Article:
# Binary Logic, Bug or Feature?

Hi Guys,

I have been pulling my hair out for the last 20 minutes trying to find
out what is wrong in my app that has some pretty basic binary logic.
Here is a concise example in an irb session that shows my problem
(certainly, what I was working on wasn’t nearly as simple the sides of
AND were variables etc.):

?> x = true and true
=> true

x
=> true

(this is what I expect, true and true = true)

x = true and false
=> false

x
=> true

But what I’ve got here is “true and false” == false, but it assigns
true to x. So true and false == false, but really == true… Have I
lost my mind, should it do this? Does it do it for anyone else? It
seems weird to me since the first example does what I expect, but the
second doesn’t…

So now I’m reduced to doing something like:
if (true and false) then x = true else x = false end
which is kind of annoying, and not very ruby-esque IMO.

\$ ruby -v
ruby 1.8.5 (2006-08-25) [i486-linux]

OS is Ubuntu 7.04.

(I know, old ruby ver - its just the stock ubuntu one)

THANKS!

• Malcolm.

Hi,

In message “Re: Binary Logic, Bug or Feature?”
on Wed, 28 Nov 2007 13:33:36 +0900, “Malcolm L.”
[email protected] writes:

|I have been pulling my hair out for the last 20 minutes trying to find
|out what is wrong in my app that has some pretty basic binary logic.
|Here is a concise example in an irb session that shows my problem
|(certainly, what I was working on wasn’t nearly as simple the sides of
|AND were variables etc.):
|
|?> x = true and true
|=> true
|>> x
|=> true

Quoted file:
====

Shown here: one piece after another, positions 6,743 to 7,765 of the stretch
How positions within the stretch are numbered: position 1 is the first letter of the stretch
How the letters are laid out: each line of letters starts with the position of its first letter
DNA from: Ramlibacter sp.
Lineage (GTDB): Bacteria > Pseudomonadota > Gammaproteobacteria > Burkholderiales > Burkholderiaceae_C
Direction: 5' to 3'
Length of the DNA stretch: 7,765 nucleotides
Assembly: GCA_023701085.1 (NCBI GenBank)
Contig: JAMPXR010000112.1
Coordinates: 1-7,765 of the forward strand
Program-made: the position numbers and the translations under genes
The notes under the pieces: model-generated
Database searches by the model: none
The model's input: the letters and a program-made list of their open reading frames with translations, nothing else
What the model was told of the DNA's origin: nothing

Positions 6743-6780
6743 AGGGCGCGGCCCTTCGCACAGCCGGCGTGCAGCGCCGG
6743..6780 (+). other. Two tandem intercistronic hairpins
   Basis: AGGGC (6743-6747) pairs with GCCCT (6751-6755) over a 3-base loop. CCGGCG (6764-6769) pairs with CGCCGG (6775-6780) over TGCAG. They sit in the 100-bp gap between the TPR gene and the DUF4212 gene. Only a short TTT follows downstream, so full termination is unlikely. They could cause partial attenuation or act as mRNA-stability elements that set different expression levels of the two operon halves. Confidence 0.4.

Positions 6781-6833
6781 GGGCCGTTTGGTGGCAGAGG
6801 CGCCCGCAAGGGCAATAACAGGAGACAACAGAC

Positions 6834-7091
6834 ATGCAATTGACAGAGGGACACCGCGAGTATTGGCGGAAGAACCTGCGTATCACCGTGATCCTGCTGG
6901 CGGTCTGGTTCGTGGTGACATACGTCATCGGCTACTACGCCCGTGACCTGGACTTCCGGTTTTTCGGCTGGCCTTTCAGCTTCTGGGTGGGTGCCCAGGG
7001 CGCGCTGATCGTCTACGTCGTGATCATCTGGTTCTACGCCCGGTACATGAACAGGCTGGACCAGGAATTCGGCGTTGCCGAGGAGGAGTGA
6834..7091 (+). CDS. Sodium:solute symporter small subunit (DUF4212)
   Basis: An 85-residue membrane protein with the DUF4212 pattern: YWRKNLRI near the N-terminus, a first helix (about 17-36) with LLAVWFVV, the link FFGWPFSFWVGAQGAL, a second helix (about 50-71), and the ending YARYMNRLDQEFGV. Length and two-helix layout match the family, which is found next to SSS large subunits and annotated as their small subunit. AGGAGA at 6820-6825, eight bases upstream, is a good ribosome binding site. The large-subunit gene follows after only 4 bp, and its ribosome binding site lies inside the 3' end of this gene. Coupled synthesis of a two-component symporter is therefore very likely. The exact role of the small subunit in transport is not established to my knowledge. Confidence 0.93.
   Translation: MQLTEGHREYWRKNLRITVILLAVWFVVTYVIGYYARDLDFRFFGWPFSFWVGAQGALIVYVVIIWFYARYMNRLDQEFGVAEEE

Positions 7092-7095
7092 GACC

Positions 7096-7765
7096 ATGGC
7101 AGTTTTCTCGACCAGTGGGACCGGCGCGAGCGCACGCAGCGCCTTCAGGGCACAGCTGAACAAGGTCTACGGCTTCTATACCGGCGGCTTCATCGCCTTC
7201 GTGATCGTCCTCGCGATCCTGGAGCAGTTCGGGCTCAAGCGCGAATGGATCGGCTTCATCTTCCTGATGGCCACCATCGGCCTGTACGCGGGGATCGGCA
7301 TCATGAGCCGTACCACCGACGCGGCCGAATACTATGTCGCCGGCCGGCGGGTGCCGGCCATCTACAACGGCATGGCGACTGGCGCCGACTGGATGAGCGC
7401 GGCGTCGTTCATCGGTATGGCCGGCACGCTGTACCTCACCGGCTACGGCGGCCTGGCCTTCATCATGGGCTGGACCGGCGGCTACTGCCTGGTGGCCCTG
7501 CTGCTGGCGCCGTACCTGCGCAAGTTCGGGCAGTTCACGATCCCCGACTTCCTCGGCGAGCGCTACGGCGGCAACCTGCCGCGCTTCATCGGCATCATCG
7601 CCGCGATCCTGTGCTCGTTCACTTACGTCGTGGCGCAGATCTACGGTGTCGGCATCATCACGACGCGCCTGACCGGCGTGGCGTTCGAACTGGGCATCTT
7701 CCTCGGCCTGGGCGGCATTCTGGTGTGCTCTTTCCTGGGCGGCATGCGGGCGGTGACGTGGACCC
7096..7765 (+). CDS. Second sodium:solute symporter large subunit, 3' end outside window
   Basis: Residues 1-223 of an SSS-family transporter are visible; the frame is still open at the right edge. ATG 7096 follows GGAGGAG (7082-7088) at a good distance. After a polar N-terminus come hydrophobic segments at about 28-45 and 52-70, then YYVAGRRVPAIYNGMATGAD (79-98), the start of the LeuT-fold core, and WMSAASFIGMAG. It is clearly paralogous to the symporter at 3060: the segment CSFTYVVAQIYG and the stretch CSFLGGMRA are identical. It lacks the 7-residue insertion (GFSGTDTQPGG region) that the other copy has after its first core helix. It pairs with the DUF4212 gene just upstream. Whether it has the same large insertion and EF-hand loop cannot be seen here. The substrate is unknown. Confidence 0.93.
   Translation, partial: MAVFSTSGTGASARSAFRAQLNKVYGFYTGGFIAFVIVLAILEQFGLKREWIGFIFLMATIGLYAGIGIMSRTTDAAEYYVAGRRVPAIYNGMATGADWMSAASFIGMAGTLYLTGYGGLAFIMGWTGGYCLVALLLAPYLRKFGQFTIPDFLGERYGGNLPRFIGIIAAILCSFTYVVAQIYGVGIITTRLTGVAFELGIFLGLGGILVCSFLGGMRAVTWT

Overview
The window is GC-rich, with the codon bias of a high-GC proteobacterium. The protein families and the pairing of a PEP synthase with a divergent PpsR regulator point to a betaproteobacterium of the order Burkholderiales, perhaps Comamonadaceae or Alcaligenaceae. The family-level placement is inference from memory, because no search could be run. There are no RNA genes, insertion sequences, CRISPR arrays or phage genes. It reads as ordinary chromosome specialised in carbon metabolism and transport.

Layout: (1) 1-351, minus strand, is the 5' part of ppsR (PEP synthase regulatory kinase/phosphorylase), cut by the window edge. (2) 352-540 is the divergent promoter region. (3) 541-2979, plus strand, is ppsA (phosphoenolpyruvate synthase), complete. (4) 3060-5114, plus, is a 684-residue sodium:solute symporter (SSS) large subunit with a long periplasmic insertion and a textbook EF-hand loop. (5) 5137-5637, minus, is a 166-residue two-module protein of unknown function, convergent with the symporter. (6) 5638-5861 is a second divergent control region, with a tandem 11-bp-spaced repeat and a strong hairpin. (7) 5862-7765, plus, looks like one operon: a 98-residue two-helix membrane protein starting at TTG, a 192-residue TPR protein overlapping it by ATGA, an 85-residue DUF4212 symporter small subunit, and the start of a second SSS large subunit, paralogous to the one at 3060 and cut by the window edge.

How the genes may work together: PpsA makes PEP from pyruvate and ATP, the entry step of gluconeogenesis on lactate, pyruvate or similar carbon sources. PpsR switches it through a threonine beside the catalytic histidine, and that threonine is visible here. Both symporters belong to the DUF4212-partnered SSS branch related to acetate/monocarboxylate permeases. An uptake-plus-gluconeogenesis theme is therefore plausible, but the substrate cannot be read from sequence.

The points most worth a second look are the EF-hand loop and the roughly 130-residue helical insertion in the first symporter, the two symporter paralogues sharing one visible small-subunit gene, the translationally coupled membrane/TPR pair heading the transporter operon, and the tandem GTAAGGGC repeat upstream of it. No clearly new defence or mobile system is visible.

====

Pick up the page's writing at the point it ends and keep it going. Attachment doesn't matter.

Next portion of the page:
|
|(this is what I expect, true and true = true)
|
|>> x = true and false
|=> false
|>> x
|=> true
|
|But what I’ve got here is “true and false” == false, but it assigns
|true to x. So true and false == false, but really == true… Have I
|lost my mind, should it do this? Does it do it for anyone else? It
|seems weird to me since the first example does what I expect, but the
|second doesn’t…

Precedence.

x = true and false

is parsed as

(x = true) and false

not

x = (true and false)

matz.

It should work if you use && instead of and. Not sure why that is, but
I’m experencing the same thing as you when doing x = true and false,
but it works as expected when using x = true && false.

On 11/28/07, Malcolm L. [email protected] wrote:

=> true
But what I’ve got here is “true and false” == false, but it assigns

“Every child has many wishes. Some include a wallet, two chicks and a
cigar, but that’s another story.”

On Nov 28, 2007 5:37 PM, Yukihiro M. [email protected] wrote:

x = (true and false)

matz.

Of course, that makes perfect sense - I guess I am still getting used to
Ruby’s awesome level of flexibility!

Thanks a lot for the quick reply matz, btw - big fan of your work :).

Also, thanks Christian - I will make use of the && in the future!

Thanks,
Malcolm.

On Nov 27, 10:43 pm, Christian [email protected] wrote:

It should work if you use && instead of and. Not sure why that is, but
I’m experencing the same thing as you when doing x = true and false,
but it works as expected when using x = true && false.

This also happens in Perl and maybe other similar languages. The
English versions of the logical operators (and, or, not) have lower
precedence than the symbolic versions (&&, ||, !). Why? I don’t know -
the languages were just designed that way.

Jeremy